To get full marks, your program should also accept a "stop list" of words, one per line, that are only capitalised if they are the first word in the string. Stop words are in lower case, and only match words completely in lower case. The first line of input will have two numbers, the first is the number of stop words and the second is the number of strings. Then follows the stop words (in alphabetic order) and the strings to be converted.

3 2 a on the the cat sat on the mat "mutiny on the bounty" |

Output:

The Cat Sat on the Mat "Mutiny on the Bounty" |

9 pack my box with five dozen liquor jugs cigar? toss it in a can, it is so tragic (palindrome) it's a mad mad mad mad world a 20th century frog new york, NY, USA [{!@#$%^&*(x)_+-=:";'y,.z/?~`|}] 1234567890 abc.Abc.ABc.ABC.aBC.aBc |

36 12 a am an and as at be but by do for from had has have if in into is it its of on or s so t th than that the this to was what with a few rolling stones' songs: you can't always get what you want (here comes your) 19th nervous breakdown ain't too proud to beg live with me ALL CAPITAL LETTERS a "Title Case" title no pet so tragic as a cigar to step on (another palindrome) a man, a plan, a canal: Panama! (yet another palindrome) full circle, a TV series presented by michael palin-drome (sorry) ###a###a###a### was.was.Was.WAs.WAS.wAS.wAs |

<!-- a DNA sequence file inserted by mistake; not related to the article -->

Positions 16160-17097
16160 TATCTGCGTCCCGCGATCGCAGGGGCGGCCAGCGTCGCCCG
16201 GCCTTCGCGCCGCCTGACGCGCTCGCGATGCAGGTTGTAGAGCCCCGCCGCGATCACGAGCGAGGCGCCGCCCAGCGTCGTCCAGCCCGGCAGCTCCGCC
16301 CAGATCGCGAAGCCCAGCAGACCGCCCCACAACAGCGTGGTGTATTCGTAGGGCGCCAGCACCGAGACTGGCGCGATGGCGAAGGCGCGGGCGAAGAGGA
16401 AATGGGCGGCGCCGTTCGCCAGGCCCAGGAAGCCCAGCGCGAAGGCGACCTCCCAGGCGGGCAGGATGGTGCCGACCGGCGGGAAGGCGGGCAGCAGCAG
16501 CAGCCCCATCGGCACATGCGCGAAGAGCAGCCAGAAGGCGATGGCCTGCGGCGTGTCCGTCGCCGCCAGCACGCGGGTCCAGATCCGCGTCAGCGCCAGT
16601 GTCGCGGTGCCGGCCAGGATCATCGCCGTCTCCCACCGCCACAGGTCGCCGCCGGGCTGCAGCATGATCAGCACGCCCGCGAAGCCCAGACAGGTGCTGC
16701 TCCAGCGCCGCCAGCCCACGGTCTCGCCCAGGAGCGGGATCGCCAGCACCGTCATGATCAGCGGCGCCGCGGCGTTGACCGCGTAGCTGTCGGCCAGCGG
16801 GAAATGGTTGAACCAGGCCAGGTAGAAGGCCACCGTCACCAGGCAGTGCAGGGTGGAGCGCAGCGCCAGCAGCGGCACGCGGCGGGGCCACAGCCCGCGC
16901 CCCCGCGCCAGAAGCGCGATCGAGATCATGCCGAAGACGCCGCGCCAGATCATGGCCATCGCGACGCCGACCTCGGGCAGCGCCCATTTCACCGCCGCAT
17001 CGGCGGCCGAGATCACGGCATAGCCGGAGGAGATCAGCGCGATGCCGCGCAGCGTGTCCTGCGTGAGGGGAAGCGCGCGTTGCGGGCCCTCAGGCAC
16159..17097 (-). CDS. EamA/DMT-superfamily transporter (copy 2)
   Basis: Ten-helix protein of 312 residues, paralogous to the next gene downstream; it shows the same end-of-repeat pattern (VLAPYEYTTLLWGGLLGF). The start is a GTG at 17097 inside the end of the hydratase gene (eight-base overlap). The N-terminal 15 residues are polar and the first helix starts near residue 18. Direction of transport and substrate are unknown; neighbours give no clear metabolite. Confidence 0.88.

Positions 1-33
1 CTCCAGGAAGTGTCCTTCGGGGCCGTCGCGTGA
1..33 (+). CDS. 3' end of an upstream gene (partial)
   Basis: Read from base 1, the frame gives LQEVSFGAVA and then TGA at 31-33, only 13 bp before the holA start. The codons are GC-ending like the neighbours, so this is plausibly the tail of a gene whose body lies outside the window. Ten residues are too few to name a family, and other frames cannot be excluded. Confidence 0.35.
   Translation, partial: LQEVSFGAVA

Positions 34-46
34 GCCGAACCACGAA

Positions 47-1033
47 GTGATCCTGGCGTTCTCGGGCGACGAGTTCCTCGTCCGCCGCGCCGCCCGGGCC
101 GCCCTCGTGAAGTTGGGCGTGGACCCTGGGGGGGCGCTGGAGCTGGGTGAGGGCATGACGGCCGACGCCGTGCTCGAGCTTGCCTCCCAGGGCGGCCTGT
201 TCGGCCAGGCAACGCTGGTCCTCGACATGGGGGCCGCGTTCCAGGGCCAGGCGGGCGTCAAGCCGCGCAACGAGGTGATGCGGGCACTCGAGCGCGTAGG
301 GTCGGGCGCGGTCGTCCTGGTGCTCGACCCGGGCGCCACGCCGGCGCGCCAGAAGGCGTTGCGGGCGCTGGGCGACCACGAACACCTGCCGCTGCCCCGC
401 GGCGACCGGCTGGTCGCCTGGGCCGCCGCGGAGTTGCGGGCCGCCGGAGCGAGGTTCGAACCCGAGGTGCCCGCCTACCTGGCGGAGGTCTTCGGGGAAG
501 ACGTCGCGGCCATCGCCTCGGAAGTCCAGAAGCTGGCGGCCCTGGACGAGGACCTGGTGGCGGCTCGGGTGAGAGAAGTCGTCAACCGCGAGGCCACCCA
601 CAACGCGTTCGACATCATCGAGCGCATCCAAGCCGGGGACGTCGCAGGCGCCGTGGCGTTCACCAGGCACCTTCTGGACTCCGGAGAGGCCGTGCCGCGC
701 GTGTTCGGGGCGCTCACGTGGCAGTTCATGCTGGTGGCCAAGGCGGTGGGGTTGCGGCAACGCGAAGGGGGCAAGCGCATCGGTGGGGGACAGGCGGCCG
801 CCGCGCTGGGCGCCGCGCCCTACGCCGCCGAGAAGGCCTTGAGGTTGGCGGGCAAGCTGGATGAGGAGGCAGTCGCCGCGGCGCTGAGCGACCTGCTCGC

- Basic version: 5 marks
- Improved version: 4 marks

One of the peculiarities of the calendar is that the day of the week for any date since 15 October 1582 can be determined using only a few steps of arithmetic. The formula devised by Christian Zeller (1822-1899) is known as Zeller's Congruence. One form of the formula is

w = (d + [2.6m – 0.2] + Y + [Y/4] + 5C + [C/4] ) mod 7 |

*w*is the calculated day of the week, counting from Sunday = 0, Monday = 1, etc;*d*is the day of the month;*m*is the month number, starting with March = 1, April = 2, etc. January and February are counted as months 11 and 12 of the*previous*year;*Y*is the last two digits of the year; and*C*is the first two digits of the year.

Values inside square brackets [...] are truncated to integer,
and **mod** is the modulus
or remainder operator.

For example, [3.75] = 3, [11] = 11,
9 **mod** 7 = 2
and 42 **mod** 7 = 0.

Example: Australia Day this year, 2009-01-26. Here
*d* = 26, *m* = 11, *Y* = 8, *C* = 20
(use previous year for Jan/Feb, in this case 2008).
Calculate

w = (26 + [2.6×11 – 0.2] + 8 + [2] + 5×20 + [5]) mod 7= (26 + [28.4] + 8 + 2 + 100 + 5) mod 7 = 1 |

Write a program that reads any number of dates, calculates the day of the week for each using